Week 1: Introduction to Interactive Design


The first lecture pod was an in depth introduction to interactive design and the various focus points of the field. Although interaction design has various definitions, it also has a primary focus on ‘design for people’. This being said, interactivity is predominantly based on the interaction between two or more subjects and the levels of reactivity and engagement between them. Examples of basic interactivity includes good conversation, playing a video game and online shopping. In comparison, watching a movie creates a more passive experience in comparison to a medium that involves high levels of interaction such as video games. Therefore, there are low rates of interactivity between the mind and the devise as the most level of interaction that can be experienced is changing the channel or leaving the theatre. In contrast, playing a video game offers very high levels of interactivity as the user is able to customise and create their own storyline as they progress through the game.     

Throughout the process of interactive design, one must consider how the audience is going to act, how they feel and how they understand. Gillian Crampton Smith, explains her own perception of interactive design as she states, ‘it’s about shaping everyday life through digital artefacts for work, play and entertainment’. Interaction design also allows information to transform into knowledge and further into wisdom. This is initially instigated from the exploitation of data for humans.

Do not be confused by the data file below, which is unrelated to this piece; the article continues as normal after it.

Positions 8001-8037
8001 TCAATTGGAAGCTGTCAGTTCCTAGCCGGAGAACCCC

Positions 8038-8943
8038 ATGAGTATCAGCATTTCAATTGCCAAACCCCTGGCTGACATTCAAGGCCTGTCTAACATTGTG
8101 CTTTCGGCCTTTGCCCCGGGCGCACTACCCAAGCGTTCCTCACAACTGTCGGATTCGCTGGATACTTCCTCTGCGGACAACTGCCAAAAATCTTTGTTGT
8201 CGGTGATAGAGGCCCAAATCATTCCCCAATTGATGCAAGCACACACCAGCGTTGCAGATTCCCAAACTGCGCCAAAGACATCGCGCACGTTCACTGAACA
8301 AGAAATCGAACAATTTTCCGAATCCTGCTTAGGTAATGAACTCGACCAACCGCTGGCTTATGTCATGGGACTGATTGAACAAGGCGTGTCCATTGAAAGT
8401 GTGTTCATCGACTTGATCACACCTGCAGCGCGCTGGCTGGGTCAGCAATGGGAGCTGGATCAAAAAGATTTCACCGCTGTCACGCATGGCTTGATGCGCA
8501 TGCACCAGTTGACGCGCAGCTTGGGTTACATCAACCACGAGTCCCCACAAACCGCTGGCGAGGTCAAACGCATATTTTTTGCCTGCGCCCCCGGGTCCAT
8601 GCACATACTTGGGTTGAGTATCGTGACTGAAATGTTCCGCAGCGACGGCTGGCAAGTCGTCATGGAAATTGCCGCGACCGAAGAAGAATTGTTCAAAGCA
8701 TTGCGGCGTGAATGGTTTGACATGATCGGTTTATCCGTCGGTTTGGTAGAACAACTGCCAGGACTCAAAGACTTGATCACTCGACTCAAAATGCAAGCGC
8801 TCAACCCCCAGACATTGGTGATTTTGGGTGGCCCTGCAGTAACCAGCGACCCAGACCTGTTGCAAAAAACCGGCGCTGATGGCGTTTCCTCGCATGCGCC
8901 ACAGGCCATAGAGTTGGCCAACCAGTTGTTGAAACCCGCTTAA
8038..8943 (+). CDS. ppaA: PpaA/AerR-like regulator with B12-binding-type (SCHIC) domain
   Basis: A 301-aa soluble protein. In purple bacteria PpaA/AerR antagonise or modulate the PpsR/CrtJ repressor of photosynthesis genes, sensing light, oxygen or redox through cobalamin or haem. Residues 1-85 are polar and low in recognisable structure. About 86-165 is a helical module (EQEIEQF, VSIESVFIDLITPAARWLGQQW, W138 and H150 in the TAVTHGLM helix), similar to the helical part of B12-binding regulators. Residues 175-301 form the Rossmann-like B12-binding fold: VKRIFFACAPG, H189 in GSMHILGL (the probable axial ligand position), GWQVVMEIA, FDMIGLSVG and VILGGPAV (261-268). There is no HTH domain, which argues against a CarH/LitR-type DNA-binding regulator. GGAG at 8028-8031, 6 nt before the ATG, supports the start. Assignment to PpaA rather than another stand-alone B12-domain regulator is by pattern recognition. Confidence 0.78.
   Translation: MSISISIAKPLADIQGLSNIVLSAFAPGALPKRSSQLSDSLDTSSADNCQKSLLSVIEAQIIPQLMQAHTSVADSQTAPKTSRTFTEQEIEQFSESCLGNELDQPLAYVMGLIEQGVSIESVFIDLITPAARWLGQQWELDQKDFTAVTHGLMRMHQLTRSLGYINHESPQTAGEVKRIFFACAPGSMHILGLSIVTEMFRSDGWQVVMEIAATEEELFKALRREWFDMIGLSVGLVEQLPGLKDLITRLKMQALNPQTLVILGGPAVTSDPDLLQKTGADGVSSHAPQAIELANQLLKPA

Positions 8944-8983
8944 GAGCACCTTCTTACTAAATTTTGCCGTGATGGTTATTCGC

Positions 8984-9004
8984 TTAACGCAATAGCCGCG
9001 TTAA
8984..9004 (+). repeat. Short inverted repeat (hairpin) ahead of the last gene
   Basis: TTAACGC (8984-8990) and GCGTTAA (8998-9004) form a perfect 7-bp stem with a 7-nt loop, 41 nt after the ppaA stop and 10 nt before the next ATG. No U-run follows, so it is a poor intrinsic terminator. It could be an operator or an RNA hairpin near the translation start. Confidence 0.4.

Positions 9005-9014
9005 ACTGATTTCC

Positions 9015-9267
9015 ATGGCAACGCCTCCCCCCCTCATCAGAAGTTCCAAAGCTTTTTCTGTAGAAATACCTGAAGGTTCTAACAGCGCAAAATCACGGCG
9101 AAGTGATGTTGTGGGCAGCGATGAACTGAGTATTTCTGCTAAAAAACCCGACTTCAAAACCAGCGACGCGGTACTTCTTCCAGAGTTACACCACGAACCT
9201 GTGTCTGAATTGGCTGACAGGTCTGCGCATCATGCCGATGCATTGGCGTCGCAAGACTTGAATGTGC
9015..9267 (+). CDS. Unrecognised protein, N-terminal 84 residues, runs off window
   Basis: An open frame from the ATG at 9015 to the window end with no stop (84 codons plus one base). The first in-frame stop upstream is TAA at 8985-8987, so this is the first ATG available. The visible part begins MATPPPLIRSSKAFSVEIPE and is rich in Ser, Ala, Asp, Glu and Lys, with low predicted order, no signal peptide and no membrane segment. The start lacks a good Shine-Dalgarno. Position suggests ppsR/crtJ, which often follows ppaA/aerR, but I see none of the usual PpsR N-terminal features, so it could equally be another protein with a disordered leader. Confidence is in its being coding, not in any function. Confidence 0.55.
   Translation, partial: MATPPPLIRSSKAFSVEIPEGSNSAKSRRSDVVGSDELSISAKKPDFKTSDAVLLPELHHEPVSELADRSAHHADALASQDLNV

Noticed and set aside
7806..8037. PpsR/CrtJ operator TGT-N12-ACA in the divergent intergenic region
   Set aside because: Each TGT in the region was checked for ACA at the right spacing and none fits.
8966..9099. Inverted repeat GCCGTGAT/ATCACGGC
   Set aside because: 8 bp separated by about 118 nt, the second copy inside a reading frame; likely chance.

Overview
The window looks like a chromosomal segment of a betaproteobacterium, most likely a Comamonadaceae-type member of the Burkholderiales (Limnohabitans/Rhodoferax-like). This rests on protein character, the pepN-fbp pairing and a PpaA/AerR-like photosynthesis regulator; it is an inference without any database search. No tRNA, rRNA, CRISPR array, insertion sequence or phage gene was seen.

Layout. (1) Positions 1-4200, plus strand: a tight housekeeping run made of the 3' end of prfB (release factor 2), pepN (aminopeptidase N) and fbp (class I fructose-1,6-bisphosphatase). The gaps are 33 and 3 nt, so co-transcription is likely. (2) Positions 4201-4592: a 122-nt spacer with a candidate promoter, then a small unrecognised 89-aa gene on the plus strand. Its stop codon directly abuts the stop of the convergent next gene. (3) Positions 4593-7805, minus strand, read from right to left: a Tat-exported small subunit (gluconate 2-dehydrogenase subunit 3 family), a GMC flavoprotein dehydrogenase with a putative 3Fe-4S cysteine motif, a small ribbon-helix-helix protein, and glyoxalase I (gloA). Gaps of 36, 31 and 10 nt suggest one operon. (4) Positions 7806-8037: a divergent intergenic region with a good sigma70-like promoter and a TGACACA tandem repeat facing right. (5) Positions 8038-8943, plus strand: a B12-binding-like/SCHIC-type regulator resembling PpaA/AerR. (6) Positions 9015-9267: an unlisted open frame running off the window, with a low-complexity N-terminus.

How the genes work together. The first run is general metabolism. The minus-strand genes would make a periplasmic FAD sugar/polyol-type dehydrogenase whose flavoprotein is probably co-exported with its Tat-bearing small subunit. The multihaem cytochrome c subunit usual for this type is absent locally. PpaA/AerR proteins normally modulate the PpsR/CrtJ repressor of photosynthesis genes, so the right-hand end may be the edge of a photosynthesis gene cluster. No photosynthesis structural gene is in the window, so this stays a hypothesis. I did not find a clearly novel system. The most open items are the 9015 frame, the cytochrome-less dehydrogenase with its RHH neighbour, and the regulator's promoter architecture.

screen-shot-2017-02-26-at-6-09-46-pmWaterson, S. (2016). Introduction to Interactive Design [Video file]. Retrieved from vimeo.com/159653223

Bill Verplank also depicts his findings as he claims that one of the most essential aspects that requires attention is the cognitive condition of their audience as it is how humans process information and how they perceive the world. This could affect interactivity if one party is not conscious of another’s cognitive state and could result in confusion or even conflict.


Auger, V. (2014). Bill Verplank Designing Interactions [Video file]. Retrieved from vimeo.com/83683447

They key design areas that contribute towards the design of interactive products include interactivity, information architecture, time and motion, narrative and interface. These aspects must be considered in order to create a successful and effective interactive design.


Crampton Smith states facts that are of great importance, portraying her observations that interaction design outlines the quality of the way we interact with computer based systems. Ideally, one must aim to create an interaction of high quality which would involve a clear, direct and unambiguous approach from the primary subject towards the audience. This is important because in order for one to achieve a successful interaction through their design, they must ultimately create a quality experience and therefore must be considered throughout the developmental stages of their designs.


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